Perhaps no Southwest resident is more emblematic of this dream of social and economic ascension than James C. Dent. Born into slavery in 1855, Dent grew up a farm laborer in the tobacco country of southern Maryland. Dent eventually made his way to…

Traditionally the house is said to have been built by Washington Lewis, George Washington's nephew. A deed search and a review of assessment re cords yield no evidence to verify ownership by Washington Lewis. In 1830 a neighboring lot was assessed to…

Channel Square is also one of the very few apartment buildings in DC by noted architect, Harry Weese. Though he was trained under and appreciated the Modernist approach, Weese is often considered one of the first postmodern architects, which can be…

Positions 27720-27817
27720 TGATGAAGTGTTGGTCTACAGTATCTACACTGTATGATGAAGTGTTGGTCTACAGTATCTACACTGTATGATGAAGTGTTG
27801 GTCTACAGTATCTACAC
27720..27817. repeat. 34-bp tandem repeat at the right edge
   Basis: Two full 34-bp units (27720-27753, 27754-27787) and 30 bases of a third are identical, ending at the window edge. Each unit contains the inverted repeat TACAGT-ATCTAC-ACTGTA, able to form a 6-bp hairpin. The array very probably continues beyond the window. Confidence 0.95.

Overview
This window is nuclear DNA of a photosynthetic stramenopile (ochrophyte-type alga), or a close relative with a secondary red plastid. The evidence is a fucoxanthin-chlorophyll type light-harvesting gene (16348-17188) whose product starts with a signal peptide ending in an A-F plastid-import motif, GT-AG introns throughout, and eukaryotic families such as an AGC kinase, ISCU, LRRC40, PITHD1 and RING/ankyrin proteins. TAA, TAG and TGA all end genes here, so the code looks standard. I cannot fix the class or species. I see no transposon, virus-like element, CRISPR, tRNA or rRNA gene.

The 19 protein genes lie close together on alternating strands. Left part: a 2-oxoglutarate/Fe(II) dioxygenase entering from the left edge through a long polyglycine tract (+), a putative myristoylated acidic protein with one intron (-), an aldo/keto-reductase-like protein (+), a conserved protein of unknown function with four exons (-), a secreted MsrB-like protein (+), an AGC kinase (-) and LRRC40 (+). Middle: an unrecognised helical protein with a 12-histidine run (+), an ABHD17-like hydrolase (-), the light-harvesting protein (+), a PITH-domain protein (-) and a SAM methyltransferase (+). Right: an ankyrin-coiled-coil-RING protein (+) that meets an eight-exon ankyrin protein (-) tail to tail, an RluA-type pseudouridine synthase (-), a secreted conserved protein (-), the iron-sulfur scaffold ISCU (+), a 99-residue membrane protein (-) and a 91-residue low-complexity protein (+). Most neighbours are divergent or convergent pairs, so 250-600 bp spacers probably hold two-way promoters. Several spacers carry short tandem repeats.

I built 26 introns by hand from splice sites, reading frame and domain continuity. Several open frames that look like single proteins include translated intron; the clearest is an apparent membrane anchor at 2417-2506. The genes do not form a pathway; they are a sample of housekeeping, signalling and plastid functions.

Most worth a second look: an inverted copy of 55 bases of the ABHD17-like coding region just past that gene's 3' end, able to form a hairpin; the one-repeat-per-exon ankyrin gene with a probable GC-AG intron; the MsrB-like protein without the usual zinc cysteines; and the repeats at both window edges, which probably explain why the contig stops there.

Capitol Park Towers was the first and largest residential complex in the Southwest area and fashioned as a model planning project whose innovative combination of high-rise and low-rise buildings, arranged around a network of landscaped courts and…

The buildings stand tallest at the west end, where the complex opens in a U shape to maximize views of the river, and they drop to three stories near 4th Street where they embrace and incorporate three historic landmarks: Wheat Row (1793), the…

The twin nine-story buildings designed by Pei face each other across a landscaped yard. The complex is mirrored by Town Center West on the opposite side of the original retail center. The buildings are significant as one of Pei’s first forays…

The east face of the pedestal incorporates the year of dedication (1931) and the sculptor's name. The rear features the following inscription: To the young and the old The rich and the poor The ignorant and the learned All Who gave their…

The Duncanson-Cranch House at 468-470 N Street, S.W., was constructed about 1794. It has vernacular characteristics typical of early Washington domestic architecture. Noteworthy characteristics include the second story recessed arches of the main…